he original concept and continued focus of convenience stores has always been centered on convenience. Regardless of the size, geography, or culture surrounding a C-Store the emphasis among C-Store retailers is to provide swift, easy, and affordable sales of goods and services their customer’s demand. C-Store retailers who were able to come up with creative and innovative ways to improve convenience for the consumers increased market share and presence. Brand giants in the industry like QuikTrip, 7-Eleven, Speedway, Wawa, and Casey’s are a testament to that.
It’s only natural that C-Store retailers offer delivery services. While the C-Store is already convenient in itself, nothing beats having your shopping delivered straight to your door. With the advent of the COVID-19 pandemic, delivery options have become more vital to the C-Store industry, and C-Store retailers are responding in-kind, by investing delivery functions and partnerships. This is where ridesharing comes in.
The first modern C-Store delivery took place in 2017, ushered in by 7-Eleven – not knowing what lay ahead. Deliveries from convenience stores have more than doubled in frequency since the last quarter of 2020. With the average consumer base spending more time indoors, the prospect of having your shopping brought to one’s home has been very attractive indeed. Now, C-Store retailers continue to capitalize on this by leveraging this paradigm further with the use of ridesharing services.
With the advent of the COVID-19 pandemic, delivery options have become more vital to the C-Store industry, and C-Store retailers are responding in-kind, by investing delivery functions and partnerships.
Convenience store operators are now taking the next step in home delivery in order to establish a competitive edge: by partnering with advertising companies such as Carvertise, as well as furthering their reach with ridesharing companies Uber and Lula. By wrapping and touting thousands of ridesharing vehicles with marketing and promotional materials, C-Stores are now able to further promote their brand in certain target markets. According to Greg Star, the co-founder of Carvertise, “What better way to entice consumers than by driving vehicles with high-impact designs and mouth-watering images through the communities and neighborhoods they serve?”
And he has a point: these Carvertise vehicles roam around urban and rural areas sporting C-Store advertising 24-hours a day, with drivers even toting around marketing materials that feature QR codes to give to their passengers. C-Store operators are even able to use a SWARM feature that allows them to summon multiple branded vehicles towards a particular venue, which is perfect for displaying advertisements during major events like concerts and sports tournaments. Operators involved with their services are even able to track real-time data that allows them to see vital metrics to ensure high effectiveness of advertising campaigns. Carvertise provides an added dimension in advertising for convenience stores in ‘saturated’ markets.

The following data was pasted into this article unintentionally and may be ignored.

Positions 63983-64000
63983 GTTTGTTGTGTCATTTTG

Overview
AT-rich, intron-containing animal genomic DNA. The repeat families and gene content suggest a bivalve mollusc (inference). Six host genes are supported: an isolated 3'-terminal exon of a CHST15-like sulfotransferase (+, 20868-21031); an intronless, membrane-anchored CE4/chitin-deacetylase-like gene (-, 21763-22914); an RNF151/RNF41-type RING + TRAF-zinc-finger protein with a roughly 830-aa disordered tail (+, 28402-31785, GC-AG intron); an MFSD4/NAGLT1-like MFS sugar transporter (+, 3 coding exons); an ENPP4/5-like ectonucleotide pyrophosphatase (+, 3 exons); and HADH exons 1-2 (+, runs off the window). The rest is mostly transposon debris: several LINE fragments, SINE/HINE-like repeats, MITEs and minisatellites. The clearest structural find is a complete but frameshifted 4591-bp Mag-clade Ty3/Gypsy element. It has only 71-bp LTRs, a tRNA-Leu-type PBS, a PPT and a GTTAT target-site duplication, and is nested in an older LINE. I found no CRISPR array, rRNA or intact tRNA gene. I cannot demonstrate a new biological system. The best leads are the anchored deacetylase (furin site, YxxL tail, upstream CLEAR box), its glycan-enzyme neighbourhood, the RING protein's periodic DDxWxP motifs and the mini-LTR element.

With new wave C-Store advertising being handled by companies like Carvertise, C-Stores nationwide are also experiencing a healthy relationship with ride sharing services like Uber. Uber’s relationship with C-Stores is focused on expansion, with Uber making it possible for convenience store operators everywhere to further their reach in local markets. Uber’s long-standing portfolio and experience in the ridesharing industry has given C-Stores the opportunity to expand their home deliveries. And this relationship doesn’t have any signs of slowing. Partnering with Lula, Uber has proven to be an extremely beneficial partner to C-Stores everywhere, and both parties work seamlessly together to create an entire customer experience that is centered around convenience.
Speaking of the Lula-Uber partnership helping to define the C-Store home delivery model, well, what is it? Lula is a delivery subscription service that allows C-Store chains like 7-Eleven and even smaller, local convenience stores to list inventory for local deliveries, essentially allowing C-Store operators to operate without building micro-fulfillment centers around the region. The services offered by Lula has allowed C-Stores everywhere to list and keep track of their inventories meant for delivery by 3rd party ridesharing services like Uber and engages a major challenge that many C-Store operators face: lack of resources for implementing home delivery services. Lula is, essentially, a virtual warehouse.
With Lula partnering with major 3rd party ridesharing provider Uber, they’ve begun rolling out even more convenience to customers everywhere via Uber Eats. Through the Uber Eats app, customers can now order their favorite convenience store products online, quick and easy, through the ‘convenience’ tab. And it’s as simple as ever: a customer places an order, the Uber driver heads to the convenience store (with inventory powered by Lula) and delivers said product/s on demand. Since convenience stores are usually operating 24/7, this kind of service trumps other grocery store delivery options that only operate during normal business hours.
With the nation reeling from the global pandemic, and with advancements in technology in recent years, the C-Store industry is steering straight towards an era of ultra-fast, super-effective levels of convenience when it comes to home delivery services. Uber, Lula, Carvertise. These 3rd party service providers are just the beginning. Innovative minds of entrepreneurs and marketers everywhere will no doubt lead to even more delivery concepts that further enhance and provide additional delivery options for C-Store operators of all types.
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Kerrie creates web content in a number of venues. He specializes in researching business and technology affairs and putting pen to paper.